2022 was a year of prodigious output for OS musicians. Dylan (aka, Tash Woods (Queen’s 18)) fulfilled her destiny as a stadium rocker by supporting the unstoppable Ed Sheeran on his stadium tour. She also released a wonderful mixtape album The Greatest Things I’ll Never Learn. Here is my critique from the date of its release:

“From the moment you press play, Dylan grabs you by the ears and gives them a serious trouncing as she delivers her take on learning to love and be loved. Whilst examining her wishes, doubts and insecurities and questioning her lover’s true intentions and sincerity, Dylan captivates the listener with such originality in lyrics and storytelling and energises the whole listening experience with utterly infectious and driving rhythms that one’s attention is held throughout the album. You suddenly realise that you have been listening to the entire album with a huge smile on your face!”

Caspar (Wallersteiner, Chatham 17) released his debut album Hesitation Wounds. This is an album of immense power and introspection and whilst feeding off his own experiences of coping with the Human Condition, his songs will resonate with a wide audience who will appreciate the sympathy and the ‘you-are-not-alone-ness’ of his lyrics, whilst being empowered and transported by the vibrant urgency of the music and the power of his backing band. Strong stuff and hugely enjoyable!

Ladybyrd (aka Mimi Pearson-Gee, Nugent 21) is seriously one-to-watch. A fecund writing talent, both musically and lyrically. In 2022 she released a clutch of singles and a belter of a debut EP Sub Zero. In my social media review of this EP, I observed:

“By comparison with Taylor Swift’s early foot stamping, door slamming, early twenties angst concerning the vagaries of her nascent love life. Ladybyrd’s observation of her burgeoning entanglements, with all of their hopes and disappointments, is more introspective and philosophical. She obviously appreciates that what is happening to her is a learning curve and that, through these experiences, things will get better. Each song is a little jewel, beautifully sung and delicately arranged and the title track, despite its intrinsic reflections, is upbeat and contains a hugely infectious earworm, which will stay in your head for hours.”

There is so much talent emanating from Stowe and I shall be intrigued to experience the new talent as it is released from the Chung Music School. Meanwhile, I am hoping that 2023 will give more exposure to the immense talent that is Mali Mae (Aitchison, Nugent 18). She has a varied and exciting oeuvre that needs to be universally appreciated! Let’s see what 2023 has in store for her!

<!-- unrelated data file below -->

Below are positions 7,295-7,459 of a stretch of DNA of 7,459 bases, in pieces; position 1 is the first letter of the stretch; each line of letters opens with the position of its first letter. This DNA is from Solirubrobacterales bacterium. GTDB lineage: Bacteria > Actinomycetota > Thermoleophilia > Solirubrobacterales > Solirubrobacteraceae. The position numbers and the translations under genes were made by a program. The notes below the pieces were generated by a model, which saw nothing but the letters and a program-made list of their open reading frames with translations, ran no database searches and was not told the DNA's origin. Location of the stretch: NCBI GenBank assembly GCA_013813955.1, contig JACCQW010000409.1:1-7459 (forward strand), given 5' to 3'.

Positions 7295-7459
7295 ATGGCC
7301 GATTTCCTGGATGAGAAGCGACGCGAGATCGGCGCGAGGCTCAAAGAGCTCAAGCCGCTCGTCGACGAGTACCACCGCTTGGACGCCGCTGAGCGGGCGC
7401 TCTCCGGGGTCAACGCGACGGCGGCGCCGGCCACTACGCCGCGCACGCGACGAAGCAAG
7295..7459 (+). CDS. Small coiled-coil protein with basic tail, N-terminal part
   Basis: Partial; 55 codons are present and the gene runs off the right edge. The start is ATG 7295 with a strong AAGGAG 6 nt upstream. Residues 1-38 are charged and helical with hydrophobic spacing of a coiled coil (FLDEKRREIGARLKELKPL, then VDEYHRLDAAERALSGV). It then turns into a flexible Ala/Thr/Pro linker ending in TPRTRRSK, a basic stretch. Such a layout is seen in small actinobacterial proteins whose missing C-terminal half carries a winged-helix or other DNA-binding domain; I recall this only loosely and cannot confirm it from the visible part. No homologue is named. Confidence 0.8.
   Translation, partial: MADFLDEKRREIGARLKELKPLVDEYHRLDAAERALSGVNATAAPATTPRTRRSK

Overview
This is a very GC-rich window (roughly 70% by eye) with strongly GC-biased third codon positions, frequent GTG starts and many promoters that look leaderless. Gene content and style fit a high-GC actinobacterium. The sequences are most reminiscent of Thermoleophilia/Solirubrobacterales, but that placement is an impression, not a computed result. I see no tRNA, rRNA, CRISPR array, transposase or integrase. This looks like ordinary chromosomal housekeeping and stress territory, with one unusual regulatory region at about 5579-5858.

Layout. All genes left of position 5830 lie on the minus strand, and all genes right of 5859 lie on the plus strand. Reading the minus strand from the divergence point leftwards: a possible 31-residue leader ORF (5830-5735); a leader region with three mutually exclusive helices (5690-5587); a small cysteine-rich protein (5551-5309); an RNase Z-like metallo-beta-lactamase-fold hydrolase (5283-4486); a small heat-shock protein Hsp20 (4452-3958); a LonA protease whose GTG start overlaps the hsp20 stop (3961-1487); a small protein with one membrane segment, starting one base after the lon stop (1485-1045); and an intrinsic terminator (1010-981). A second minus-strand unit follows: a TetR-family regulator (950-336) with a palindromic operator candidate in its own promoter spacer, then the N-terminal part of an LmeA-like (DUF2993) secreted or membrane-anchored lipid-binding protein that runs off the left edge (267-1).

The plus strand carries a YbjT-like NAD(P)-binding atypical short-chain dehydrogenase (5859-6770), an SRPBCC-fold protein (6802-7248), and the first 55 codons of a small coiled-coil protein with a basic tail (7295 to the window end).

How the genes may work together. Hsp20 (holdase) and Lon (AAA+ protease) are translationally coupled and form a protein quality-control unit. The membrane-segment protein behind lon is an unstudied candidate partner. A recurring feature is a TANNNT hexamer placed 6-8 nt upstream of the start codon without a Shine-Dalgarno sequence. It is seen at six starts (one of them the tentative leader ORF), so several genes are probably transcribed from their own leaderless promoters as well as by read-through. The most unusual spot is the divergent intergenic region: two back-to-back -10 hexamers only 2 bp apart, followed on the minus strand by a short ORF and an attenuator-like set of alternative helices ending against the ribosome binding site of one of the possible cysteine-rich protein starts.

2022 was another fulfilling year for Stowe-X Music members. Some of the live gig highlights came from the excellent Fleetwood Mac Rumours-era styled band Morganway, who raised the roof of the Half Moon in Putney. If you like Fleetwood Mac, Deacon Blue and a British take on Americana, this is the band for you.

Terrific songs confidently and expertly performed with great guitar licks, dexterous keyboard work, driving bass lines and powerfully pulsating drumming, all given an added dimension by overriding spirited violin playing and a lead singer whose voice, I can only assume, was brought to us courtesy of the Lockheed Martin Wind Tunnel, such is the power and range of this natural phenomenon! They will be back on tour again soon, I am sure, so watch out for them.

A balmy evening in May was greatly enhanced by a visit to the Shepherds Bush Empire where one of my favourite bands Larkin Poe were performing. The two Lowell sisters, Megan and Rebecca have always impressed with their talent but now their performance is enhanced by an innate confidence which adds another dimension to their act. Backed by a bass player delivering hugely satisfying bass runs and a drummer (sadly I do not know either of their names) who fires up the band’s engine and keeps it running continuously, the two sisters are consummate performers. Megan delivers blistering solos on her slide guitar whilst covering every inch of the stage and Rebecca shows colossal digital dexterity as she creates wonderfully satisfying guitar riffs and pure vocal perfection, hitting the big notes spot on and delivering the lyrics with perfect diction. Her repartee with the audience was genuine, cosy and humble. Her story telling, whilst delivering her vocals, enhanced by exquisitely elegant hand and arm movements. Of course, two individuals can produce perfect harmonies but never so good as siblings of the same kin. There is an innate chemistry or in this case, let’s call it “Kinistry”, when siblings perform together and the obvious joy that these two sisters get from performing so closely with each other is an absolute joy to see. Their latest album Blood Harmony is an absolute banger – eleven tracks of pure unadulterated joy!

Now, having missed catching Roxanne de Bastion as Nerina Pallot’s support act last Autumn, I was delighted to be at the closing show of her headlining tour at The Lexington. Accompanied by her band, consisting of cello, violin, keyboard, guitars and drums, Roxanne showcased songs from both of her excellent albums. Her lyrics are poignant and philosophical, meaningful and completely genuine. They hold one’s attention throughout as do the delightful and emotive melodies. Roxanne’s stage persona is totally charming and all embracing, creating a wonderfully inclusive atmosphere.

So, what does 2023 have in store for us on the live gig circuit – and who shall I be eulogising about? Well, we shall just have to see!

Meanwhile, if you are a singer/songwriter or play in a band, please let either me or my colleague Shannon Devlin (Stanhope 15) know and let us see how we can help you.

Nigel Milne (Chandos 68)